In 2007, 870 planned homebirths, representing 0.3% of all women who gave birth, were reported nationally.
There were 2174 fetal deaths in Australian hospitals/birth centres in 2007. There were 3 fetal deaths at home during planned homebirths in 2007. Of babies born at home in 2007, 99.7% were liveborn.
In 2006, 708 planned homebirths, representing 0.2% of all women who gave birth, were reported nationally.
There were 2091 fetal deaths in Australian hospitals in 2006. No babies died at home during planned homebirths in 2006.
The highest proportion of homebirths occurred in Western Australia (0.7%) It is probable that not all homebirths are reported to the perinatal data collections.
The mean age of mothers who gave birth at home in 2007 was 32.1 years. The proportion of mothers aged less than 20 years was 0.8%, and the proportion aged 35 years and over was 32.9%.
The proportion of mothers who gave birth at home who identified as being of Aboriginal or Torres Strait Islander origin was 0.6%. The largest proportion of women who had a homebirth lived in major cities (56.8%).
Of mothers who gave birth at home, one-quarter had their first baby (24.9%), and 74.3% were multiparous.
The method of birth was non-instrumental vaginal for 99.5% of women who gave birth at home, and the presentation was vertex for 97.6% of women who gave birth at home.
Of babies born at home in 2007, 99.7% were liveborn. The mean birthweight of these liveborn babies was 3,678 grams. The proportion of liveborn babies of low birthweight born at home was 0.5%, and the proportion of babies born at home that were preterm was 1.4%.
In 2007, there were 2,177 fetal deaths reported – 2,174 occurred in hospitals or birth centres and 3 at home.
Source: Australia’s Mothers & Babies Report 2006 & 2007 available online here – http://www.aihw.gov.au/publications/index.cfm/title/10972
Find a Midwife
Future of Homebirth in Australia
Currently in Australia you have three choices of where you can birth your baby; Hospital, Birth Centre and Home.
By 2010, this will only be two as the Rudd Government plans to make independent midwives ‘collaborate’ with a doctor in order to gain registration.
Unfortunately the Australian Medical Association refuses to acknowledge the substantial international evidence clearly demonstrating the safety and benefits of home births for mothers and babies (see resources section below on this page.)
Thousands of women across the country will no longer be able to access an independent midwife and their excellent record of improving outcomes for Australian mothers and babies. Denying women access to independent midwives will not stop home-births but will drive it underground which is not safe for mothers and babies. Pulling more births back into our hospitals also saddles our health care system with hundreds of millions of dollars in additional costs and results in no increase in safety.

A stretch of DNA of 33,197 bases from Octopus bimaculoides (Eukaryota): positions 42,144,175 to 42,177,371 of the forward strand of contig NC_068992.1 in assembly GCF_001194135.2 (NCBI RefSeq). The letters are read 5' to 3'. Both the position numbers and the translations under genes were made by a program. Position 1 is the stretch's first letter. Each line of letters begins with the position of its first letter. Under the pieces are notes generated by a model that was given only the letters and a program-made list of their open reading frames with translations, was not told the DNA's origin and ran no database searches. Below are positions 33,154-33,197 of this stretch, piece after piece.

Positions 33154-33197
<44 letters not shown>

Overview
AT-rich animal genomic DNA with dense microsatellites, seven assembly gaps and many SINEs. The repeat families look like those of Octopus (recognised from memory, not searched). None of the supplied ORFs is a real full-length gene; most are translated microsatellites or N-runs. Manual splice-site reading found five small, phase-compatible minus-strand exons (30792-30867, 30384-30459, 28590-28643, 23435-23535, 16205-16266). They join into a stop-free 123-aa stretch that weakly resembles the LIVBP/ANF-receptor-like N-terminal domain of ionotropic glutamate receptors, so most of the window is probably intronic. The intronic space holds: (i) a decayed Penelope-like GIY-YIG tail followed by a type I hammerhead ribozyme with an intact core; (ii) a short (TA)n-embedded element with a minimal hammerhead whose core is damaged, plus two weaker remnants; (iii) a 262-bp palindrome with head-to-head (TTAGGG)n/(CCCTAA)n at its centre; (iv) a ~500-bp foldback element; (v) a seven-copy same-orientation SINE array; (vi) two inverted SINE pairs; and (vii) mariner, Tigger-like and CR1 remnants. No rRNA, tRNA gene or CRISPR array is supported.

Please see the Home Birth Australia website for more details and if you are concerned about this, please see here for how you can take action about this.
|I took my decision to have a home birth for the birth of my second child very seriously, I had a good birth experience for the birth of my first child, but I had to be strong and actually leave the hospital during my labour to stop the doctor from intervening unnecessarily. Read More.|
|My son was born at 2.01pm on Mother’s Day 2005. Being born into the world here in my bedroom in the birth pool. A very fast labour, after waiting for many days after his due date to arrive…. and he is huge 10 pounds 7 ounces. Read More.|
|Justine Caines is the secretary of Homebirth Australia and a respected advocate of natural birth. She gave birth to twins at home in December 2005, and tells their story here. Justine has also written an article on risk and birth which elaborates on her informed decision to plan a homebirth for her twins. Read more.|
Outcomes of planned home births with certified professional midwives: large prospective study in North America
A study of over 5000 births in the USA and Canada. Women who intended at the start of labour to have a home birth with a certified professional midwife had a low rate of intrapartum and neonatal mortality, similar to that in most studies of low risk hospital births in North America. A high degree of safety and maternal satisfaction were reported, and over 87% of mothers and neonates did not require transfer to hospital.
An economic analysis found that an uncomplicated vaginal birth in hospital in the United States cost on average three times as much as a similar birth at home with a midwife in an environment where management of birth has become an economic, medical, and industrial enterprise. (2005)
Outcomes of planned home birth with registered midwife versus planned hospital birth with midwife or physician
This Canadian study of over 12,000 births showed planned home birth attended by a registered midwife was associated with very low and comparable rates of perinatal death and reduced rates of obstetric interventions and other adverse perinatal outcomes compared with planned hospital birth attended by a midwife or physician. (2009)
Perinatal mortality and morbidity in a nationwide cohort of 529,688 low-risk planned home and hospital birth
This is the largest study of the safety of home birth that has ever been done, and the authors rightfully argue that the Netherlands is the only Western country that a study of this size could be done, as about 30% of Dutch women give birth at home. They analysed the births of all low-risk women who delivered between Jan 1, 2000 and Dec 31, 2006.
This study shows that planning a home birth does not increase the risks of perinatal mortality and severe perinatal morbidity among low-risk women, provided the maternity care system facilitates this choice through the availability of well-trained midwives and through a good transportation and referral system. (2009)